In 1980, after returning from a brief detour in NYC, I decided it was time to become an expert on something.  Considering my attachment to Enchanted Rock over the years, I thought, "Why not?  There probably isn't much on the topic.  I'll round it all up and write about what I've learned.   How hard can that be?"
I published my History of Enchanted Rock in the November/December 1998 issue of Enchanted Rock Magazine.   Although my involvement with Enchanted Rock prompted news articles, radio interviews and TV appearances, it was with the publication of the magazine where I accomplished the most, and served the most.  
Ira was featured in the Austin Chronicle, The Highlander newspaper (below) in Marble Falls, The San Marcos Record, and the German magazine Spotlight, as well as segments on KLRU-TV & KTBC-TV, plus several area radio stations including the syndicated "The Sound of Texas," with Tumbleweed Smith, and the syndicated TV program Texas Country Reporter ( the video "Bob Phillips Tours Texas State Parks" available at their website). 
Ira was awarded a Certificate of Appreciation from the Texas Parks& Wildlife Department for providing numerous educational talks at Enchanted Rock State Natural Area. Feature articles by Ira  have been published by Texas Monthly, Texas Highways Magazine and in The Nature of Texas (hardcover anthology) Texas A&M Press. 
by Gerald McLeod (published  in 1995)

Ira Kennedy and Enchanted Rock are two defining symbols of the Texas Hill Country. The pink granite mount's rugged beauty has endured for centuries, while Kennedy left a career in the city to pursue a dream in the hills like the pioneers. 
Enchanted Rock Magazine has become Kennedy's western frontier. The 48-page monthly publication is a treasure of travel tips, history, and news about the Fredericksburg and Llano area. "I've never worked so hard for so little and enjoyed it so much," Kennedy says. 

The magazine began as a newsletter to share stories and history gathered after more than two decades of research. The first four-page issue appeared in February 1994 with a cover story on the first people to inhabit the rock. From there it grew to include tales of Texas Rangers and Sunday drives. "I'm going to tell the history of Fredericksburg piece by piece," Kennedy says. 

At first the newsletter was available by subscription only, as Kennedy continued to work as an advertising consultant. But within the first six months its size doubled and by the last issue of the first year - when stories about Enchanted Rock's history and legends proved attractive to locals and tourists - the newsletter had become a magazine and a full-time job. The topics cover everything from history to geology, from barbecue to bed-and-breakfast inns. Besides being a travel guide, Enchanted Rock Magazine preserves colorful local history. "You won't read about Luckenbach in a history book," Kennedy says.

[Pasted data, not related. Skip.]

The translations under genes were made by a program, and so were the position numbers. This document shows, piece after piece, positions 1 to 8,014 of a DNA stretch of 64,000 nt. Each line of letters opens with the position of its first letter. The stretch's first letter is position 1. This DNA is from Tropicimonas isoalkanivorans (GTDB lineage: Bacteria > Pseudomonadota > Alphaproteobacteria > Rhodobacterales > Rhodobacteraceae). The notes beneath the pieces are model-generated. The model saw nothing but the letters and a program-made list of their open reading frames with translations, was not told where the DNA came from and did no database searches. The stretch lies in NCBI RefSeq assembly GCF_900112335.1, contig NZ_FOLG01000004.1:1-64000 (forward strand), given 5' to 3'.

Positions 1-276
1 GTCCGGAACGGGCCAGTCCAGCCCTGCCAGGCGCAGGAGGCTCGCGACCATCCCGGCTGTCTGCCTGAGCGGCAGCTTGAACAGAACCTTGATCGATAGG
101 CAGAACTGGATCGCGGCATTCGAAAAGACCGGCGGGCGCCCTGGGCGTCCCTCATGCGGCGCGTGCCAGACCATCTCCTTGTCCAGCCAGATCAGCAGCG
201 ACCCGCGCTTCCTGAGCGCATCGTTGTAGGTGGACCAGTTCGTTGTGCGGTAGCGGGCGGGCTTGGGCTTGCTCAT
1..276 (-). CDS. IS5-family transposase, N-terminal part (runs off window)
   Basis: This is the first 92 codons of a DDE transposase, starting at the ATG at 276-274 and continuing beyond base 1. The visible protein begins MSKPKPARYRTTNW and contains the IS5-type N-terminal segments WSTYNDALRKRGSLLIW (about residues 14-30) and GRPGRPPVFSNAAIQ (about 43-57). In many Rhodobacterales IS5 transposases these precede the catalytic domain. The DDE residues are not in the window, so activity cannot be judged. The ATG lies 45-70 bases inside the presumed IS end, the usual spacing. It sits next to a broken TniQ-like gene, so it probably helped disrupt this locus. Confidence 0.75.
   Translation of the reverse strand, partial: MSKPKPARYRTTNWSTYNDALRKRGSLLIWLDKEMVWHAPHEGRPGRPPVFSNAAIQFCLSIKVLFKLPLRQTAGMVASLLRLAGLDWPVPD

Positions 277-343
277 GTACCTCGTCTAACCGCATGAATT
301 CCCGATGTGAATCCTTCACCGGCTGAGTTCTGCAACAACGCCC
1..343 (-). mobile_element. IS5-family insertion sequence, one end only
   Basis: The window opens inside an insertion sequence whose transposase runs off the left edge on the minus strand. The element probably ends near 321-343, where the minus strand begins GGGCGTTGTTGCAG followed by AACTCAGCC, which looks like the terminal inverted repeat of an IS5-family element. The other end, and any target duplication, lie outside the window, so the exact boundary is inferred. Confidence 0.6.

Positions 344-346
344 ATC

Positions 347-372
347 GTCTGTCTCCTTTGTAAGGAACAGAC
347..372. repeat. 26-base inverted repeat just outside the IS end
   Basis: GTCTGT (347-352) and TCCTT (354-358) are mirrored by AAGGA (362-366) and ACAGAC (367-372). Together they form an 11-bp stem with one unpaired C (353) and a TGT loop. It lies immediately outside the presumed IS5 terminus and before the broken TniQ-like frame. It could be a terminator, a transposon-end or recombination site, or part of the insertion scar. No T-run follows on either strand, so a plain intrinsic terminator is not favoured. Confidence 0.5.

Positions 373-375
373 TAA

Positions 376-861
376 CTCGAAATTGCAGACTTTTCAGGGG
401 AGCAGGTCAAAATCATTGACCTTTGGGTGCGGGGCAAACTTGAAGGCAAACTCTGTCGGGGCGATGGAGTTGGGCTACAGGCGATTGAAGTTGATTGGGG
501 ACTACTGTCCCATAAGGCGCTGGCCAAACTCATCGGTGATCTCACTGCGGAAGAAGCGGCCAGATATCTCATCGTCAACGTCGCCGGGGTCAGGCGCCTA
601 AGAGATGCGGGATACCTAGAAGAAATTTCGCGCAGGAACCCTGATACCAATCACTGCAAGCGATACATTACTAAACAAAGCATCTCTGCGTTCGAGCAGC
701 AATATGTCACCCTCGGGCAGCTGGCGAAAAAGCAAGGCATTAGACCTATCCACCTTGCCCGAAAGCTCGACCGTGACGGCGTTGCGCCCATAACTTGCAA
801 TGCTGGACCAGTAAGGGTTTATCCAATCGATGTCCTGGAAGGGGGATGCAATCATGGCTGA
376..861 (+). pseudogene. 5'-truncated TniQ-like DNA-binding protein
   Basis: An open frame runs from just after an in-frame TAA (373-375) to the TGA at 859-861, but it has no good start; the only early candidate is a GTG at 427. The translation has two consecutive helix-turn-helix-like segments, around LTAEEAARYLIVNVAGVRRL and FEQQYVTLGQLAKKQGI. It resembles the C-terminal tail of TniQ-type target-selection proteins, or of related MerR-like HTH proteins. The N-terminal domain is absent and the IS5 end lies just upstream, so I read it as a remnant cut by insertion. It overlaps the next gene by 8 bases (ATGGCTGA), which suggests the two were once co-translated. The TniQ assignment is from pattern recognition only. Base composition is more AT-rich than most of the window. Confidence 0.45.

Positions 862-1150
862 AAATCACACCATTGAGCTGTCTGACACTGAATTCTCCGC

Looking more like a rancher than an editor, Kennedy takes a skeptic's view of legends that swirl around Enchanted Rock like foul winds. When asked about a story that says the Indians believed that the creaking sound of the rocks contracting on cold nights was the moaning of an ancient chief's spirit, which was banished to the rock after the chief made the gods angry by sacrificing his daughter, Kennedy's hair bristles. 
The Plains Indians did not sacrifice people, Kennedy says - at least not their own kind. Having known about the rock for generations, the Indians understood nature better than most people think. The truth, Kennedy adds, is that the rock was sacred ground to the Indians. They were not afraid of it, but according to the Comanche and Tonkawas, one must be purified before stepping onto the rock. 

As you approach Enchanted Rock on FM965 between Llano and Fredericksburg, it invokes a spiritual sense of awe that is hard to explain. The rock fills the horizon like a sleeping giant with a life all its own. It is this spirit that pulled Kennedy back to the Hill Country from an advertising career in New York City. 

Born in nearby San Saba, Kennedy discovered Enchanted Rock while studying at UT in the 1970s before the area became a state park. Since then, he has made it his life's mission to learn all he can about the inspiring mount. Along the way he has attracted some very talented people to help the magazine. Buck Burkle's cover art of Indians, wildlife, and Willie Nelson are as collectible as the prose inside the magazine. Stories by Dale Fry, Charles Tischler, Kenn Knopp, and cowboy-poet Frank Hill round out the entertaining and informative publication. Even the advertisements are a good source of travel tips. 

Copies of Enchanted Rock Magazine are available at many retail outlets around Fredericksburg and Llano. It is also available on Austin newsstands. For subscription information, call 800/865-6163. 

Note: Enchanted Rock State Park has initiated a policy of closing the park when it reaches its limit of visitors. On most weekends the park reaches capacity by noon and does not allow visitors in until 5pm. This new policy turns away irate tourists who have driven for two or more hours in their Chevy Suburban full of screaming kids who desperately need a day in the country. Area ranchers have to deal with the overflow. It is a very volatile situation, and, remember, if someone asks you to get off their property, it is their right to do so. 
- Gerald E. McLeod